Tell ‘Em You Love “Em

I grew up in a large, energetic, loud, happy, loving family. And talk about interacting! We all held a carload of opinions, which we freely shared at every opportunity. And sometimes even when an opportunity refused to present itself.

Family conversations were verbal melees. Waiting for a break in the conversation to say your piece meant you remained silent. Joining the conversation involved jumping in at full volume, continuing until you finally got the floor. Or you gave up. None of us were much on giving up.

We spoke of many things in our far-ranging conversations. But we didn’t talk much about love. We felt love, and our actions exhibited love. But our words? Not so much.

Well, one fine day, some time after I left the nest to go out on my own, I decided not to stay silent about love. I can’t remember what prompted me in this direction, but I committed myself to saying “I love you” to people whom I did, in fact, love.

As it turned out, announcing the magic words to somebody not accustomed to hearing them–at least not from you–can leave them pretty speechless.

Ending visits or phone conversations with my new way of saying good-bye inspired varying responses. Perhaps stone-cold silence accompanied by looks of wonder or a certain amount of stammering confusion.

But, as I mentioned, none of us were much on giving up, so I persisted. I persuaded myself that although nobody seemed able to muster up a response, deep down they really liked it.

As time–and my inevitable closing remark–went on, most came up with some kind of response. Even an “I love you, too.” from time to time. Hubba hubba!

But one brother decided the proper thing was to say “Thank you.” A close friend decided on “Yes.” And so it went.

My mother-in-law never got comfortable with the whole business. Feeling called on to respond, but not knowing what to say, she kind of gobbled. A ladylike, mini-gobble, but not real words.

My mom fell into a rote recitation. Proper certainly, but restrained.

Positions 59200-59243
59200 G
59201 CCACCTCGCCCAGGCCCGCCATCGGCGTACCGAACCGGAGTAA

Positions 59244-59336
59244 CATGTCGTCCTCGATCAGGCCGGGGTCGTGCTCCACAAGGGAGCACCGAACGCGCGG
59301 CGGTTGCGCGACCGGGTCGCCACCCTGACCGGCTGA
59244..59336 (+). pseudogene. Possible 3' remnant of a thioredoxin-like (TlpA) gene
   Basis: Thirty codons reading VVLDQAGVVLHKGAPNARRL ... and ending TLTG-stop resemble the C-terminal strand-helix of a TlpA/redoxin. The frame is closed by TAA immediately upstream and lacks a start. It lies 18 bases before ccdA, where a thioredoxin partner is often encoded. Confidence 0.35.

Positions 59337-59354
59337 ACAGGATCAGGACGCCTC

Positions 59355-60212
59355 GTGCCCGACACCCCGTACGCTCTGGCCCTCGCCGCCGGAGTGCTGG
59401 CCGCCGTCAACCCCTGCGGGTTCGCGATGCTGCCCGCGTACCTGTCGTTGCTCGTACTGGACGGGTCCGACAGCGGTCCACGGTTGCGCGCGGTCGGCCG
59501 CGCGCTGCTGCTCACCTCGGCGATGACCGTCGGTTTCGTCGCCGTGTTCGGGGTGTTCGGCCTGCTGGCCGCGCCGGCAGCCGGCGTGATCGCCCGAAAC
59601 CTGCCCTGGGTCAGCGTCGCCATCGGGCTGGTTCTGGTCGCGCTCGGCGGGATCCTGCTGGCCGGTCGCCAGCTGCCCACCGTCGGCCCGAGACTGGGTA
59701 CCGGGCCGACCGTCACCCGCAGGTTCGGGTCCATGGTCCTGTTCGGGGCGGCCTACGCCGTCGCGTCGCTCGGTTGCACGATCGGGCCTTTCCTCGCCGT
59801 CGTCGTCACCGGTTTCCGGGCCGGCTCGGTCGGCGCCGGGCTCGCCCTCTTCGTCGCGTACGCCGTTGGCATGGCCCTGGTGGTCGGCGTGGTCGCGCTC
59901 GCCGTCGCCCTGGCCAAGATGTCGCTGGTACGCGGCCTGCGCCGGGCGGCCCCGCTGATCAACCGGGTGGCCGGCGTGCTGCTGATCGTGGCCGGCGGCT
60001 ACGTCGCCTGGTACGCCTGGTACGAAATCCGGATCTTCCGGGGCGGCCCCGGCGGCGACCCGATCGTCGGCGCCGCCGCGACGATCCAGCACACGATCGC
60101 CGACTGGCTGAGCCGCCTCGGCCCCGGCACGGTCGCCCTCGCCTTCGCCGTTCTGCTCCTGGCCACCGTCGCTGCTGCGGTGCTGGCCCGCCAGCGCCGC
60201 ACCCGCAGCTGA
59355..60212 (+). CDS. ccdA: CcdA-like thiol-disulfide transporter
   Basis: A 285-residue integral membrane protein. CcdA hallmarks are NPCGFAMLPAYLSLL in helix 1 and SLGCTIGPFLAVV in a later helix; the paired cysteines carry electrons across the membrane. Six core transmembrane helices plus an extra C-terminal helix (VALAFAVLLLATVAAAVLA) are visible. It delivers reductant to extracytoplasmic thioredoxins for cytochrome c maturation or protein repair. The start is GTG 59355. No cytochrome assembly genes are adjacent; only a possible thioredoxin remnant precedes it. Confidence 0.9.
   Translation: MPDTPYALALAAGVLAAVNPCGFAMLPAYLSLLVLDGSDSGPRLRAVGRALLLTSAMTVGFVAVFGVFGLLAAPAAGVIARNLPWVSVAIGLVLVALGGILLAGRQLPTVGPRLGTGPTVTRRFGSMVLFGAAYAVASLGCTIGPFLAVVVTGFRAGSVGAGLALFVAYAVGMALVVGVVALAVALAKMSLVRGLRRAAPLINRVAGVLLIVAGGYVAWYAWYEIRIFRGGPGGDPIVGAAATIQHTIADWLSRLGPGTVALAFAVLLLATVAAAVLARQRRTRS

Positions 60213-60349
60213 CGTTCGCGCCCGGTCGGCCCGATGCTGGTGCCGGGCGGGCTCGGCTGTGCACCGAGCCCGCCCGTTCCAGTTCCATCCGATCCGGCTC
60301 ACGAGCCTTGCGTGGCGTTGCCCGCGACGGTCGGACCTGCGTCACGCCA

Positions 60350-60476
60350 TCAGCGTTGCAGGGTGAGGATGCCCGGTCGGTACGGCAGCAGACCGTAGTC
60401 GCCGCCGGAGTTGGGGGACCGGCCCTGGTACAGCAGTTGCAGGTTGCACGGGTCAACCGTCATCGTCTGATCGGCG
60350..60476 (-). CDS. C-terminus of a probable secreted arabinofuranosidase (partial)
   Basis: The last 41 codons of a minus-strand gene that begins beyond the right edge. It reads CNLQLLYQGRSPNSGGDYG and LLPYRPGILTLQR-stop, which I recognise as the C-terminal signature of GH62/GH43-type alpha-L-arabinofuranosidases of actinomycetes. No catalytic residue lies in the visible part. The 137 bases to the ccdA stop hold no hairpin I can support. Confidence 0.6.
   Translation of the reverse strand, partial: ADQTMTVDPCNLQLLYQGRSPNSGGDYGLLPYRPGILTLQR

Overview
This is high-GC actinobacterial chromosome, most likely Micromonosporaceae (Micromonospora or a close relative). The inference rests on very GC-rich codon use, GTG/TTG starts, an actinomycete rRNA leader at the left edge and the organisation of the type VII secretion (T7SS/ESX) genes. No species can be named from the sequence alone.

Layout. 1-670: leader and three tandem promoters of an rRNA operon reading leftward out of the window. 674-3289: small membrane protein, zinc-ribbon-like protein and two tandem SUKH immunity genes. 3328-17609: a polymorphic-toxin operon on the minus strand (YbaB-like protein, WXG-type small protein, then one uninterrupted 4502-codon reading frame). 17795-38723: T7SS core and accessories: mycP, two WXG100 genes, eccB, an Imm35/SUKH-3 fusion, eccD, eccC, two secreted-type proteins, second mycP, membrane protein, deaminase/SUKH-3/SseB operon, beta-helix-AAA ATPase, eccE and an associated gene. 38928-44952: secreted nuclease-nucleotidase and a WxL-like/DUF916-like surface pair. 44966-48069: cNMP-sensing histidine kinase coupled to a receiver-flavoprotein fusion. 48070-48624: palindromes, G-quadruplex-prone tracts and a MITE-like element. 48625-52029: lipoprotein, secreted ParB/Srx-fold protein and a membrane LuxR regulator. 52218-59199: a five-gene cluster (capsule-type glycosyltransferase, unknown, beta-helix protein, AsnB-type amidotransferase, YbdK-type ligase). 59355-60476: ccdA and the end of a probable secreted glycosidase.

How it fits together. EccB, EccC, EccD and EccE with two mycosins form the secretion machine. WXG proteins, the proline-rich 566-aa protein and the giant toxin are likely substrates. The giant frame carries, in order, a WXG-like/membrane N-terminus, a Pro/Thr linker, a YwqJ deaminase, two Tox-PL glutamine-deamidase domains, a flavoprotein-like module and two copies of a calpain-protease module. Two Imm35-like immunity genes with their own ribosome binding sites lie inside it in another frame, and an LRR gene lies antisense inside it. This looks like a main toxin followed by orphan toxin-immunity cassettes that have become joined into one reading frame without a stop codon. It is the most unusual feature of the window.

On the other hand, my dad–after a couple of deer-in-the-headlights reactions–got on board big time. He loved that I loved him, and even more that I told him so.

I called my parents every week-end. Being a Daddy’s girl, I spoke mostly with my dad. And each week, when our conversations ended, he saw my “I love you, Daddy” as an invitation, and his deep, bass voice rumbled, “I love you, too, Bette” with feeling.

I called one Saturday afternoon and learned he’d been in bed pretty much all day, feeling tired and not well. We talked for an hour as I tried to lift his spirits. It seemed to work. He even chuckled a few times.

Finally, we ended the conversation with our professions of love and hung up.

Four hours later, my sister called to say that Daddy had died. He was gone. Now this Daddy’s girl didn’t have a daddy.

Although he had been sick, I always thought he was invincible.

In the years since, the memory of my last words being words of love has eased my loss. I celebrate my decision to end conversations with an announcement of my love as one of the best decisions of my life.

And I recommend it to you.

If you love somebody, tell ‘em you love ‘em. Whether or not they know how to react, people need to know they’re loved.

And you won’t have to live with regrets about love unspoken.

Read about all that Bette offers at

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